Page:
The Common Good
November-December 1998

The Other Anti-Semitism

by James J. Zogby | November-December 1998

The image of Islam in American pop culture.

Historically, the animus of anti-Semitism directed against both Arabs and Jews has been the same. It has been a largely Western Christian struggle against two Semitic civilizations-one that it found living within its midst and that it saw as an internal threat; the other that it confronted as an external challenge but that it similarly defined as a threat to its survival.

Both Jews and Arab Muslims were perceived as threats-their organizations, their wealth, and even their corporate identities were seen as damaging to the West. And the results have been devastating to both peoples. Both groups have suffered a history of vilification and both have endured campaigns of systematic violence.

Several years ago I did a study of political cartoons and other forms of popular culture, comparing the depiction of Jews in Czarist Russia and pre-Nazi Germany with that of the Arabs in the United States in the 1970s and ‘80s. In both content and form the treatments given to each were identical. The two most prevalent German and Russian depictions of Jews paralleled the two most common images of the Arabs projected in U.S. cartoons. The fat grotesque Jewish banker or merchant found its contemporary counterpart in the obese oil sheik, and the images of the Arab and Jewish terrorists differed only in their attire.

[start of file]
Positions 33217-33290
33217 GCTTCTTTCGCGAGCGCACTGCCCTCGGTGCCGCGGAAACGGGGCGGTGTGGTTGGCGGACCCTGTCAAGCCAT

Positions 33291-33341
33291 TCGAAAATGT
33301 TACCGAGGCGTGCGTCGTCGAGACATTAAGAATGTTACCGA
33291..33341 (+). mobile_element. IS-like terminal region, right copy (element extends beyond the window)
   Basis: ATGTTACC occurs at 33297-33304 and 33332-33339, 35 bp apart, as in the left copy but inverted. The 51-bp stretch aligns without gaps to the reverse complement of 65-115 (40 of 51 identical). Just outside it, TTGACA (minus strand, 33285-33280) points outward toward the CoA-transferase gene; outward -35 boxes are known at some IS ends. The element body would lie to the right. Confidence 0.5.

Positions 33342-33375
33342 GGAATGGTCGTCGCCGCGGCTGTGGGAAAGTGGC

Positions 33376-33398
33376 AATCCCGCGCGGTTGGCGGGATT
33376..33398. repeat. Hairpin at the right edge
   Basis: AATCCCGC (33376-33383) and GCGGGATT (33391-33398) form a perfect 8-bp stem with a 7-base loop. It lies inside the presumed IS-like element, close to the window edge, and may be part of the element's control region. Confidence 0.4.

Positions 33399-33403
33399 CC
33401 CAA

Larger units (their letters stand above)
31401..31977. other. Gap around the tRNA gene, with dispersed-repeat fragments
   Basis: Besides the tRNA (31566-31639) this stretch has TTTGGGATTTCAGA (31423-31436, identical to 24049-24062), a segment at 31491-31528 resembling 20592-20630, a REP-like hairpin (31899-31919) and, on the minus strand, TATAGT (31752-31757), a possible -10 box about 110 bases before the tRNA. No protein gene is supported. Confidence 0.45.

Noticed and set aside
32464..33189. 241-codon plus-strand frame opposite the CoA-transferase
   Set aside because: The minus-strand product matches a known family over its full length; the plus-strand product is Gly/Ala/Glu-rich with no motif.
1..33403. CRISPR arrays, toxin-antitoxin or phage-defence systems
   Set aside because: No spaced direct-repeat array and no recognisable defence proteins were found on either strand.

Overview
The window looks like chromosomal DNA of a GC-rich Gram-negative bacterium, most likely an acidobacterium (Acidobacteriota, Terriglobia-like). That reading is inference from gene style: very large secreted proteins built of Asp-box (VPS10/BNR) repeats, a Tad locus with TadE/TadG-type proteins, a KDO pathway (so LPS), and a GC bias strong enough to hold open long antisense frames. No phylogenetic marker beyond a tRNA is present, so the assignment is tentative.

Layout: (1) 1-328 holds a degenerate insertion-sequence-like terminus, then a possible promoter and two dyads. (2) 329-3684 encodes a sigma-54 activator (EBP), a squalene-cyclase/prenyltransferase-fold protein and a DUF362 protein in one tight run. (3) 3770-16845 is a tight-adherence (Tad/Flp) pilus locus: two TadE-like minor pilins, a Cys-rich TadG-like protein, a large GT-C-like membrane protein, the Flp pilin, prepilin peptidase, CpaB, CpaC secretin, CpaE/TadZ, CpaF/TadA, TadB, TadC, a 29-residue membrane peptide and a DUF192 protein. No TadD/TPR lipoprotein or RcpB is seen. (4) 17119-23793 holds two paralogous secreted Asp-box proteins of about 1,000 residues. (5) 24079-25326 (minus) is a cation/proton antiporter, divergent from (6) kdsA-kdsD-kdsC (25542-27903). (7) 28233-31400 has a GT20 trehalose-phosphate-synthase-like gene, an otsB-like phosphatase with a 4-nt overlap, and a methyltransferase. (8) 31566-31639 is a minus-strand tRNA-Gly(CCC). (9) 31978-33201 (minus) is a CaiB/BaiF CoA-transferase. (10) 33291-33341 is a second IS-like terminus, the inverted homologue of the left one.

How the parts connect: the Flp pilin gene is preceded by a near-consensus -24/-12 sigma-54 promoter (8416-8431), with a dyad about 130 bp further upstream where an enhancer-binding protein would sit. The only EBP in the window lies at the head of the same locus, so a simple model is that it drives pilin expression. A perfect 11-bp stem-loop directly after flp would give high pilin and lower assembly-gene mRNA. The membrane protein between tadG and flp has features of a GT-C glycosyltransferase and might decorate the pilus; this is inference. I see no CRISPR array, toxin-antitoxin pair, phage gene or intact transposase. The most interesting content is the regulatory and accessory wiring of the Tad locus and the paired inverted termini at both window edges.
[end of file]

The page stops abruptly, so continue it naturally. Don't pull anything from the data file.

Both groups were uniformly treated as alien and hostile. They were accused of not sharing Western values and were both viewed as prone to conspiracy. They were both seen as usurpers of Western wealth and were defined as threats to Western civilization. Jews were associated with capitalist greed and anarchist violence and communism. Arab avarice was held responsible for runaway inflation, and they were seen as the main agents responsible for international terrorism.

In the wake of the horrors of the Holocaust, anti-Semitism against Jews is now recognized for what it is-hateful prejudice. We have yet to learn this lesson when it comes to Arabs and Islam.

Although some may argue that these misrepresentations of Arabs and Islam stems from ignorance, the problem is not just ignorance, but what passes for knowledge. The so-called media "experts" who define Islam for Western audiences include virtually no Arabs or Muslims, and many of these self-proclaimed experts are actually ideologues engaged in a hostile campaign to portray Islam as a "green scare" replacing communism as the new national threat. They depict Islam as something foreign, un-American, and diametrically opposed to "our" values. American Muslims are thus reduced to followers of a foreign and potentially dangerous faith and not the bright-eyed girl next door who chooses to wear a hijab to her soccer games.